Why do people play football? It's a stupid game, and dangerous too. Twenty-two men fight for two hours to kick a ball into a net. They get more black eyes than goals. On dry, hard pitches they break their bones. On muddy ones they sprain13 their muscles. Footballers must be mad. And why do people watch football? They must be mad too. They certainly shout and scream like madmen. In fact I'm afraid to go out when there's a football match. The crowds are so dangerous. I'd rather stay at home and watch TV. But what happens when I switch on? They're showing a football match. So I turn on the radio. What do I hear? 'The latest football scores.' And what do I see when I open a newspaper? Photos of footballers, interviews with footballers, reports of football matches. Footballers are the heroes of the twentieth century. They're rich and famous. Why? Because they can kick a ball around. How stupid! Everyone seems to be mad about football, but I'm not. Down with football, I say.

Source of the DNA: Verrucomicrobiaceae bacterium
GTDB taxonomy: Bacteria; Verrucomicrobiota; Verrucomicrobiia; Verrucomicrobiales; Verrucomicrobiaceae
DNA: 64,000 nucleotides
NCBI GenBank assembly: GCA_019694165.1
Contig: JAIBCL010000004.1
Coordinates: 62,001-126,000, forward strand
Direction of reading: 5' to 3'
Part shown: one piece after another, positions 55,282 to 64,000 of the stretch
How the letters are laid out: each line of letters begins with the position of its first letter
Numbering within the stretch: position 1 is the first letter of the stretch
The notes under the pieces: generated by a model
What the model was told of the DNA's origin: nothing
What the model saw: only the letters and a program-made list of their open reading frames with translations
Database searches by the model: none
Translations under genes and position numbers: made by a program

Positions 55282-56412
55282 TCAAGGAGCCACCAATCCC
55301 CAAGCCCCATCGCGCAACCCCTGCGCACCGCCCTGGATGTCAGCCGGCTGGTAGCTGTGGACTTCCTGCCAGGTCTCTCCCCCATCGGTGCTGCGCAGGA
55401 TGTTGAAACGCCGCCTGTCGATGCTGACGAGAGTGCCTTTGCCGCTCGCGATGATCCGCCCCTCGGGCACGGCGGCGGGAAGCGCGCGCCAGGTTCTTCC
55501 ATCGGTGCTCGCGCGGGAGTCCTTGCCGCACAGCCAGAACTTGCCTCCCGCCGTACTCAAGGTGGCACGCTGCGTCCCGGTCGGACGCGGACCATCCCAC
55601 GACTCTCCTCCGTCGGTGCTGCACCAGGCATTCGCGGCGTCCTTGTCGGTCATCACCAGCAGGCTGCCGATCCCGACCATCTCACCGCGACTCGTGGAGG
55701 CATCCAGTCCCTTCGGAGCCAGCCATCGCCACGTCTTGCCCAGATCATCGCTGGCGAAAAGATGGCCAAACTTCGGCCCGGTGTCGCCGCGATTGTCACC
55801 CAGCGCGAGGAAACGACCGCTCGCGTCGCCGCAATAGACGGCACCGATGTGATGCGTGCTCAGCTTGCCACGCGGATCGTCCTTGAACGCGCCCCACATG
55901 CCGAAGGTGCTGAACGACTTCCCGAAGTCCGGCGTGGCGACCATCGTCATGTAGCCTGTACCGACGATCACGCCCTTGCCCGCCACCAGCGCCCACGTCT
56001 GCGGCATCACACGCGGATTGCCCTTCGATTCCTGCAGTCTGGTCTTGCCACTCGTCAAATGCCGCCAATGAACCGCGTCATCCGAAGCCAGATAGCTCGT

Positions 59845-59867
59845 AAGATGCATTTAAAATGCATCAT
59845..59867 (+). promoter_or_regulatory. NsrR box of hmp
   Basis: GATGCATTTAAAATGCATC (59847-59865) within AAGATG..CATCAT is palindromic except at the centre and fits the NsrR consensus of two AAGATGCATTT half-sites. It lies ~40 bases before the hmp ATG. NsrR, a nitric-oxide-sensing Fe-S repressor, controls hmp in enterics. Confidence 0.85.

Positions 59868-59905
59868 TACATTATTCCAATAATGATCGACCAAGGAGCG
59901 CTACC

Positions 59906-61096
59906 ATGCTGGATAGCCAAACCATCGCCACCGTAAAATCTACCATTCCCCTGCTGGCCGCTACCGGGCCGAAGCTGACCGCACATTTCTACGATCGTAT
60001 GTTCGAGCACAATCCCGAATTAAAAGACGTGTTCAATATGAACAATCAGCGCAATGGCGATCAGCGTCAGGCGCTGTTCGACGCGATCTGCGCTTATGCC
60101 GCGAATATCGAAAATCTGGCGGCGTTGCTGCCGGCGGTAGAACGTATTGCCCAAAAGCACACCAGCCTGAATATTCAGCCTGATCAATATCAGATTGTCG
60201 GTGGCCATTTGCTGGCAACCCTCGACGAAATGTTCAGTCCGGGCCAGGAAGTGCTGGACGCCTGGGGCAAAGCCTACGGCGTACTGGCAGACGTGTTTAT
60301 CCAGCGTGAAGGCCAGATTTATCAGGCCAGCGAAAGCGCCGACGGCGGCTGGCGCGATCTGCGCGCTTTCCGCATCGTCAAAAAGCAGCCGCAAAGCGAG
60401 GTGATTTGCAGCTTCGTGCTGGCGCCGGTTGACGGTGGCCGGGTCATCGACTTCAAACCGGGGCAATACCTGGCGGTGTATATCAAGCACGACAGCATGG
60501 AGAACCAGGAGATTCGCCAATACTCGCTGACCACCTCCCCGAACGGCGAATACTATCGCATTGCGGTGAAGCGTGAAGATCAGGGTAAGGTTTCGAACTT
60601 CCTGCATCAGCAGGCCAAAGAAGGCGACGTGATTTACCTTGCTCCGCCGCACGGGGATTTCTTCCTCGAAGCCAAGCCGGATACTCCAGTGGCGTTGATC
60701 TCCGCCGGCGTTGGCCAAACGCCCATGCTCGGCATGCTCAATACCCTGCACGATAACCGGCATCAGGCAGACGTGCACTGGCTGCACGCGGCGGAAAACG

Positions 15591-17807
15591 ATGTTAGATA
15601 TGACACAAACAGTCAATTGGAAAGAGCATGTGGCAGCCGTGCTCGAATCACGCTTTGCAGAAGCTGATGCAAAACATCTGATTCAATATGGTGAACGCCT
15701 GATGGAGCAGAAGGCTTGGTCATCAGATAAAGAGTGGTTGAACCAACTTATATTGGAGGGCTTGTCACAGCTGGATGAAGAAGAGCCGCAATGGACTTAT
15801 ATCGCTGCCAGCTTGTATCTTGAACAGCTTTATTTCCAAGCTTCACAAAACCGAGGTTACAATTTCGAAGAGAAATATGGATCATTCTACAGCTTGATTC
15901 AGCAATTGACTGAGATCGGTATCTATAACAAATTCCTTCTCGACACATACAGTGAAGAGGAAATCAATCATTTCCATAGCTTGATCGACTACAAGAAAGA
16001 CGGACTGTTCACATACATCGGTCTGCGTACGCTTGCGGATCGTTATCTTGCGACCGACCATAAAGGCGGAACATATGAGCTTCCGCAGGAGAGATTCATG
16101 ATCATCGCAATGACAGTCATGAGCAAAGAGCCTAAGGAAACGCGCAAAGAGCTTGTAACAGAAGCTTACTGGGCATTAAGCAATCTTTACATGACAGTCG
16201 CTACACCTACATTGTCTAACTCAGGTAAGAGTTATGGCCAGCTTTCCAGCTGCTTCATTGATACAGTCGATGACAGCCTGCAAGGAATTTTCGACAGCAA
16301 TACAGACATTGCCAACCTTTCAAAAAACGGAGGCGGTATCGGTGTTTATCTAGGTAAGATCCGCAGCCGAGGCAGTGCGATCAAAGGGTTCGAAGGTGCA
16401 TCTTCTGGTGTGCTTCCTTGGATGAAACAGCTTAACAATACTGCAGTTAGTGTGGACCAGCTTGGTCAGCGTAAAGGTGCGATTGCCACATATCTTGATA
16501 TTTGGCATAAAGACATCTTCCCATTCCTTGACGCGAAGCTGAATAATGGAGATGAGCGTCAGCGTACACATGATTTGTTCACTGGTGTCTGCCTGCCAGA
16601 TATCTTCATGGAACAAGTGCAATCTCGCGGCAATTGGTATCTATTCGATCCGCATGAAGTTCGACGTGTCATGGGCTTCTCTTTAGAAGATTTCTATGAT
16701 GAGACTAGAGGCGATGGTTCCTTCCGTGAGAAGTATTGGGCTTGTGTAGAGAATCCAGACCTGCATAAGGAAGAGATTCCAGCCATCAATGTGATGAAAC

Mrs. Brink14: Come in. Oh, it's you again, Tom. What have you done this time?
Tom: I've cut my finger and it's bleeding a lot.
Mrs. Brink: Let me see, Tom ... Hmmm, that is a bad cut. I can clean it and put a plaster15 on it, but you'll have to see the doctor.

点击收听单词发音收听单词发音  

1 heating KrLz0U     
n.加热,供暖,暖气装置;adj.加热的,供暖的
参考例句:
  • They will install a heating and lighting system in our house.他们将在我们家装上供热供电系统。
  • If the pressure is too low,the heating system will act up.如果压力太低,供暖系统就会出毛病。
2 trim xUHzG     
vt.修剪;装饰;n.修剪;adj.修长的;整齐的
参考例句:
  • We shall have to trim our spending down to fit our income.我们只得削减开支以使收支平衡。
  • You must trim your costs if you want to make bigger profits.如果你想获得更大的利润,就必须削减开支。
3 suede 6sXw7     
n.表面粗糙的软皮革
参考例句:
  • I'm looking for a suede jacket.我想买一件皮制茄克。
  • Her newly bought suede shoes look very fashionable.她新买的翻毛皮鞋看上去非常时尚。
4 keen nRfzj     
adj.热心的;敏锐的;激烈的;锋利的
参考例句: